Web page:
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Old 08-07-2005, 04:33 PM   #1
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"news reports" enough to confuse me - how about you?

Now, another report that warns about "pre hyperetension" as a contributing factor to heart disease.....

I exercise quite a bit, and I am taking an ACE inhibitor to lower my BP from 140/90 to 130/80 . On days when I exercise, I sometimes skip the meds because my BP usually goes down after biking or running for several hours.

The general idea being - just keep my BP form getting up 140/90 , but not really keep it down to - or below 120/80.......

So what's the deal? Should I go ahead bump up to enough meds - so as not to ever see 140/90, even though much of the time my BP might drop to 110/70? Or should I continue to use meds - somewhat more sparingly, taking just enough to not ever go over 140/90?

In other words - when you have such a wide range of BPs due to a mix of exercise and meds, in what way do you "average" or "target" your everyday BP level?

Thanks.

Last edited by moderator2; 08-08-2005 at 07:02 PM.

 
Old 08-07-2005, 06:22 PM   #2
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Re: "news reports" enough to confuse me - how about you?

First off, it sounds like "they" are changing the definition again. The following quote is from a WebMDHealth news item dated May 16, 2005:
Quote:
The new definition released this weekend changes this; it classifies "normal individuals" as having normal blood pressure, loosely defined as a systolic pressure of 115 and a diastolic pressure of 75 PLUS no signs of heart disease or stroke, few if any risk factors for cardiovascular disease, and no apparent damage from high blood pressure to the kidneys or other organs.
It will, no doubt, take some time before all the doctors start going by this new definition, but mine used it when I saw her two weeks ago.

How aggressively you should medicate your HBP is probably something you and your doctor should work out together, depending upon your personal risks. I'm currently not on meds (got off them in January!), but because of my other risks (family history, high cholesterol, high homocysteine, high Lp-PLA2 test results, poor LDL density pattern), I've decided that if my BP average at home gets over 135/80, I'll go back to the doctor and ask for meds. If I should need to go back on meds, I'd try to aim to lower my BP to an average of no higher than 120/80, provided that my lows with that average didn't give me symptoms. You might reach a different conclusion.

 
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Old 08-08-2005, 03:10 AM   #3
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Re: "news reports" enough to confuse me - how about you?

It would, of course, be perfect to have a systolic of 115 or less and no symptoms or risks for anything. But what we really need to know is how risky 130 or 135 is by comparison, because bp medicines themselves are not without risk. Would getting yourself up to, say, 4 different drugs really be worth getting reliably perfectly normal results.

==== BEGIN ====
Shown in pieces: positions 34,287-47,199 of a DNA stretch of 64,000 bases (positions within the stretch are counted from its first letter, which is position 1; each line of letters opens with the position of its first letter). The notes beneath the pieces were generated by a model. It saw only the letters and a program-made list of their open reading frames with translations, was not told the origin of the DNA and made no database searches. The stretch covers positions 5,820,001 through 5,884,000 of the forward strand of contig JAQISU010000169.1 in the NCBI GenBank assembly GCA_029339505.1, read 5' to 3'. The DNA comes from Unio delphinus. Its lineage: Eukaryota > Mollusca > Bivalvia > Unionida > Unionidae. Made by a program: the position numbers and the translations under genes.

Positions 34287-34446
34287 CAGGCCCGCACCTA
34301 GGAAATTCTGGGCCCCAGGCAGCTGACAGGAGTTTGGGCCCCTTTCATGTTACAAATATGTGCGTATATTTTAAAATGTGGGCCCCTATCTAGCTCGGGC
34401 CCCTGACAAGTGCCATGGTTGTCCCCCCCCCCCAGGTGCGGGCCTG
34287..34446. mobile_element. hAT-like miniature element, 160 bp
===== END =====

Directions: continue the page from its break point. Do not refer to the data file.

Old 08-08-2005, 05:00 AM   #4
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Re: "news reports" enough to confuse me - how about you?

I forget the source but I read one of the major manufacturer's risk assessment data and it listed something like the same risk for a MEDICATED 120 systolic as for an UNMEDICATED 140.
Those numbers might be slightly off (and my memory) but the gist was that that there is no substitute for a NATURALLLY low BP...scary thought for us medicators.
It was one of the reasons I stopped the pills last month.

I was always a bit confused when any risk assessment asked, "Do you have hypertension or take medication for hypertension?"
If the answer was YES then the risk was the same. I always scratched my head and asked "Then why are we taking these god-forsaken pills?"

Last edited by Lenin; 08-08-2005 at 05:05 AM.

 
Old 08-08-2005, 06:43 PM   #5
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Re: "news reports" enough to confuse me - how about you?

Thanks for the comments. All very good points.

I share the perspective, that the least amount of a drug you can by with is best - and that's why I'd prefer to "take just enough" to stay pre-hyper - but then - I can't really "measure" just how my lifestyle works with familial or other risk factors.

Although my parents, both had "health events" at the early ages of 56 and 58 respectively - my lifestyle and activities are so far removed from those situations as to be incomparable. (neither of my parents ever exercised, nor were screened for BP or cholesterol, etc....

At least I don't have noticable side effects with ACE inhibitors, that's why I'm I don't know whether it matters if I take a little more or not.

Last edited by burpee; 08-08-2005 at 06:45 PM.

 
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